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emilysmom97

Ships before and now. How do they compare?

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Years back I went on Celebrity Zenith and thought it was huge. I loved everything about it. Now I know what huge is after being on some massive ships. Still, there is something so wonderful about the smaller ships. My favorites, the Jewel class ships on NCL. Lots of little nooks and crannies to be alone while looking at the sea, getting to see the same people over and over, and becoming friends. These huge ships don't allow for those quiet places. I hope the smaller ships stay around longer. Perfect example of how ships were then and now. 

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Edited by emilysmom97
typos

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By no means are the NCL ships small. 

 

 

Edited by emilysmom97

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I started cruising on ships about 20,000 tons last cruise on oasis 200,000 tons , even huge ships have quite spaces . Had cabins from 120 sq ft to 550 sq ft. 

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I started cruising on ships about 20,000 tons last cruise on oasis 200,000 tons , even huge ships have quite spaces . Had cabins from 120 sq ft to 550 sq ft. 

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4 hours ago, George C said:

even huge ships have quite spaces

 

I tend to agree with this comment.  My largest ship was a recently completed cruise on Royal Princess.  I was able to find areas of the ship at times that were uncrowded.  (The Horizon Court at prime breakfast/lunch time was definitely NOT one of them.)  This may seem like a strange comment to some, but it is my opinion of my experience.  The ship was not too large, but there were too many people at times.

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My first ship was about 17,000 GT and carried 300 pax and about 900 kids in dormitories. Largest ship was a Princess Super Grand, which although small be today's standards, was way too big and crowded for us.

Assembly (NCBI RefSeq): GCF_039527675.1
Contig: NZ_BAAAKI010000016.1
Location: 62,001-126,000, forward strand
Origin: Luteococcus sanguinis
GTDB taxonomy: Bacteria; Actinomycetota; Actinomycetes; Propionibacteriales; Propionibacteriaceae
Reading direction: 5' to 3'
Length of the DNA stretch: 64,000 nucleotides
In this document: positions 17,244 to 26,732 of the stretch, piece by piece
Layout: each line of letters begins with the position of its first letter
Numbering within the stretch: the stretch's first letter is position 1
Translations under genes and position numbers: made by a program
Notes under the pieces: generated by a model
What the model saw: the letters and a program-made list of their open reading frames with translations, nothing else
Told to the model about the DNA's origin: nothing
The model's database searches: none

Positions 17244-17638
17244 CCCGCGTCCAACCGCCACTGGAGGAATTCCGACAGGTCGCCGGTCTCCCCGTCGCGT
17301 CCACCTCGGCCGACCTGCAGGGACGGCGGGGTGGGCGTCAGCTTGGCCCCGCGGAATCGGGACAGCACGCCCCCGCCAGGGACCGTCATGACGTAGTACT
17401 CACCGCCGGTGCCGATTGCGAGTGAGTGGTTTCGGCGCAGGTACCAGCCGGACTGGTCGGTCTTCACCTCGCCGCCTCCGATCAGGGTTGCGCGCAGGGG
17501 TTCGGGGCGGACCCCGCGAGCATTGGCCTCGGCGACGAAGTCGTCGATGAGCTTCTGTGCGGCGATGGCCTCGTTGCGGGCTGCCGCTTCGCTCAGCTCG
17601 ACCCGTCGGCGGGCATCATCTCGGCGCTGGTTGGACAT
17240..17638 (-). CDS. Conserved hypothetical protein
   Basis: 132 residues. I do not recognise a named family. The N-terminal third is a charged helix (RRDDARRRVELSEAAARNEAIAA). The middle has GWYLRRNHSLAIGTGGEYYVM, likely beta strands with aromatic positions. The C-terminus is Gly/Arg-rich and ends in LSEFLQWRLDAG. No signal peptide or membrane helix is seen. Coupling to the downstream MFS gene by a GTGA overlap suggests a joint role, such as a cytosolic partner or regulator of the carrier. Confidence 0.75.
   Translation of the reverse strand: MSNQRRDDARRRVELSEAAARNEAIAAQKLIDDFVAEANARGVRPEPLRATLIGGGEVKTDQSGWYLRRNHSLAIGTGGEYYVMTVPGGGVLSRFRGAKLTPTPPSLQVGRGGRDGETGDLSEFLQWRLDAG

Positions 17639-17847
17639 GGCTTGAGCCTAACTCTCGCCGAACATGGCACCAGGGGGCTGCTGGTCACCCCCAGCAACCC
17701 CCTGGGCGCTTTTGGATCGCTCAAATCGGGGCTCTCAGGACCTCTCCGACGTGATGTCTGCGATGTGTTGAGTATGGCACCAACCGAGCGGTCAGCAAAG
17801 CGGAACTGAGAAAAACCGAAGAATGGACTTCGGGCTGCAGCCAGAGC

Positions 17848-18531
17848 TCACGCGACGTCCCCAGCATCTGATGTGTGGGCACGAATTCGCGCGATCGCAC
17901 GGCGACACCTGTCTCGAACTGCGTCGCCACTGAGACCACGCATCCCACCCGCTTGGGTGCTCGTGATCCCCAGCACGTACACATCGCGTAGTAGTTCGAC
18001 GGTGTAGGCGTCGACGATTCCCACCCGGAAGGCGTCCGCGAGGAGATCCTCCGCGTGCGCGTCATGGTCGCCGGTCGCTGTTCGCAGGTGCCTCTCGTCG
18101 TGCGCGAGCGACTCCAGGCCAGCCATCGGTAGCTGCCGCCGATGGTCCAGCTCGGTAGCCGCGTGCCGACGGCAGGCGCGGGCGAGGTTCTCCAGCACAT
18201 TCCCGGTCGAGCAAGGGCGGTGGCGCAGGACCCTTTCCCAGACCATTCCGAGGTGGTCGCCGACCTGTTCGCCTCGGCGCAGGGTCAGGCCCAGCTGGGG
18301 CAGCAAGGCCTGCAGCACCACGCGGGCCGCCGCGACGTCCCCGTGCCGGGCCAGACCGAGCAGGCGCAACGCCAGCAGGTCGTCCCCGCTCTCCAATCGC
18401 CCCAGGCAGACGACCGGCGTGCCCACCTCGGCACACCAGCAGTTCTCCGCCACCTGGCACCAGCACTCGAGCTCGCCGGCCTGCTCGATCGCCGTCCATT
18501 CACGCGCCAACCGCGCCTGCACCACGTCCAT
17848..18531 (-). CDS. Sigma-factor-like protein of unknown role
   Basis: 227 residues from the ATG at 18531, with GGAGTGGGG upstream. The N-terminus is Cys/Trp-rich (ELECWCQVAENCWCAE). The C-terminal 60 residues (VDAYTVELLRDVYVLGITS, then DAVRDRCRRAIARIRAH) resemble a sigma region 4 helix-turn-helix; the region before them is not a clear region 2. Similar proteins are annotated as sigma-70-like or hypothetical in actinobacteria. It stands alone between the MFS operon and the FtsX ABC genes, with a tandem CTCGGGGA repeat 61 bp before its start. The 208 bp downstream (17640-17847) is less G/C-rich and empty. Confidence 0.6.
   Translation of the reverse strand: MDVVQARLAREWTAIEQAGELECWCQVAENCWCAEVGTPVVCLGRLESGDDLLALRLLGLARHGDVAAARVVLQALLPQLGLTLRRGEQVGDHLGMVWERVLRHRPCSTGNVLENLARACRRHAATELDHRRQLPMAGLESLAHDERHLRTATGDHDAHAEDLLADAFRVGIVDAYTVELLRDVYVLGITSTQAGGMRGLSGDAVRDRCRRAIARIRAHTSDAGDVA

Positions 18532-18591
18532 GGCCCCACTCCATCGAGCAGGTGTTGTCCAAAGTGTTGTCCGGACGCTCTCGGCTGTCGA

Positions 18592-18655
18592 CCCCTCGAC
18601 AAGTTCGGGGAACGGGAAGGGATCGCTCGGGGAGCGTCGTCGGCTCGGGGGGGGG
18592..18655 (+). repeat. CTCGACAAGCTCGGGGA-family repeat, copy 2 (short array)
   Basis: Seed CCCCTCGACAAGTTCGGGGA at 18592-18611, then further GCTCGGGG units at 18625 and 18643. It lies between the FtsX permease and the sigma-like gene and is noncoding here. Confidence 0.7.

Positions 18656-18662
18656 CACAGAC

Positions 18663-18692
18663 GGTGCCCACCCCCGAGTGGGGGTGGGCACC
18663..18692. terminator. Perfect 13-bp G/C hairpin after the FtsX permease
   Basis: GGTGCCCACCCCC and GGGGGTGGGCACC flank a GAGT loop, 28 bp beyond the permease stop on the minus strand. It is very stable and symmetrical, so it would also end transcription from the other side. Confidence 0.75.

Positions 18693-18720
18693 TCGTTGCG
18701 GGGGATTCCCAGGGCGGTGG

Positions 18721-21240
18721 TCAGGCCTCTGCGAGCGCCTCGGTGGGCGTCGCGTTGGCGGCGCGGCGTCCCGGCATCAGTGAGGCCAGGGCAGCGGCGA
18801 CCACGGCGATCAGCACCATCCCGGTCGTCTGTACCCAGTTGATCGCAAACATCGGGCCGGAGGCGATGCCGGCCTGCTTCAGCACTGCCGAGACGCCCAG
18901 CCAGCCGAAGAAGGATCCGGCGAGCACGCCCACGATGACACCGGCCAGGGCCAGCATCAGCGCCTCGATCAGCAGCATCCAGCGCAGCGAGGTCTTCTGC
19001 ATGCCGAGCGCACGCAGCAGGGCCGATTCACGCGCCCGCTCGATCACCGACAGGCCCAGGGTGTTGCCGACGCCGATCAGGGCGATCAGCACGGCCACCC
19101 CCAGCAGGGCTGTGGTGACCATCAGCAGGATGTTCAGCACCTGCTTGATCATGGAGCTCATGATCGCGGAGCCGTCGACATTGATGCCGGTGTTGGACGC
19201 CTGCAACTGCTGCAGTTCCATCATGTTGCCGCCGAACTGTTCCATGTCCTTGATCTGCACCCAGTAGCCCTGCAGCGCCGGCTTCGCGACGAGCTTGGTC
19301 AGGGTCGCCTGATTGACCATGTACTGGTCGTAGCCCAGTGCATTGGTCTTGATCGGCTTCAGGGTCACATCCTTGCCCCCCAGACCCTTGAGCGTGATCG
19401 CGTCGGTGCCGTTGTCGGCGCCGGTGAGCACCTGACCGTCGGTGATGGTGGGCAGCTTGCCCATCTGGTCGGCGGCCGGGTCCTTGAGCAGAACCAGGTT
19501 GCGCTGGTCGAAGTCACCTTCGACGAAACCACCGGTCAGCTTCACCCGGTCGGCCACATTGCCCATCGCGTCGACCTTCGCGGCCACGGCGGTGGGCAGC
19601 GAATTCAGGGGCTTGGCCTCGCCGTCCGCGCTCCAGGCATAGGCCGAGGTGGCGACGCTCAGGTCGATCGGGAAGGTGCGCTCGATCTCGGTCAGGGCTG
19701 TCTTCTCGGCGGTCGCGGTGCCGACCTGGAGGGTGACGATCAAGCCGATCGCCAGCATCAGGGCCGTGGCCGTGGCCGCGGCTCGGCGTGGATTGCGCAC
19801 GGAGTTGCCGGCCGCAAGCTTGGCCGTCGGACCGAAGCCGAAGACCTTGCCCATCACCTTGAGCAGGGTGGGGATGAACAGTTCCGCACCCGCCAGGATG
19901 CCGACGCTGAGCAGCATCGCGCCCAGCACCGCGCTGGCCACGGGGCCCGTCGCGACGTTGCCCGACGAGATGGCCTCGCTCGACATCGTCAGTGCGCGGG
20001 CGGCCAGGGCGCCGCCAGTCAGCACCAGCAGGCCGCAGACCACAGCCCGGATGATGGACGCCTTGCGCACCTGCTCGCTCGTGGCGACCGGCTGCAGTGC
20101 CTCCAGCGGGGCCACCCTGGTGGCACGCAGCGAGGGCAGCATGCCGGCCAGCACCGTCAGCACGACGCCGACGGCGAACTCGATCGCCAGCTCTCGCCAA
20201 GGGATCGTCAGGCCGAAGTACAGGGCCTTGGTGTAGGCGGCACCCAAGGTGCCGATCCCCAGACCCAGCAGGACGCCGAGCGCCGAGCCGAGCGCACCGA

We will stick to smaller, vastly more spacious ships with pax counts < 1,000.

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“Ships before and now.  How do they compare?”

 

There were and are many differences.  If we go back to the golden era of transatlantic travel the differences were in the three classes and the size of the cabins.  Even on big ships of that time you had a more intimate and personal experience as each class was smaller than anything sailing today.  The cabins in First Class were not as nice as the suites on today’s ships...but they were so comfortable.  The service was extraordinary as there was a 1 to 2 ratio or better of staff to pax in First Class.  When these ships were not on the Atlantic run they were cruising and cruising was always First Class.  The ambiance was different from the mass market lines of today.  You got to meet a lot of fellow pax.  The social life onboard was centered on dining and dancing.  The entertainment was mainly music.  There were social gatherings before lunch in the bars and lounges, on deck in assigned deck chairs, at tea time, before dinner cocktail parties and after dinner for dancing.  The evenings would end up in the late night club or lounge and the dancing and music would go on until 2:00 AM or later.  Refueling would take place at the Midnight buffet and light snacks at 2:00 AM.  The Champagne flowed day and night.  Drinks were 35 cents and draft beers were 10 cents.  The food was really good.  The beef was prime and there was caviar and lobster frequently.  The embarkation buffet always featured a standing steam ship round and loads of shrimp.  Lasting friendships were made, romances blossomed and there was no need for speed.  Those were wonderful times.  Oh yes...the Caribbean was like a ghost town...sparsely populated and deserted beaches.  The shops on St.Thomas were closed on Sundays...unless a ship arrived then they would open for a few hours.  There was only one Main Street and half of it was barely paved.  Rhum was $1.50 a bottle and Johnny Walker Black sold for $25.00...a gallon!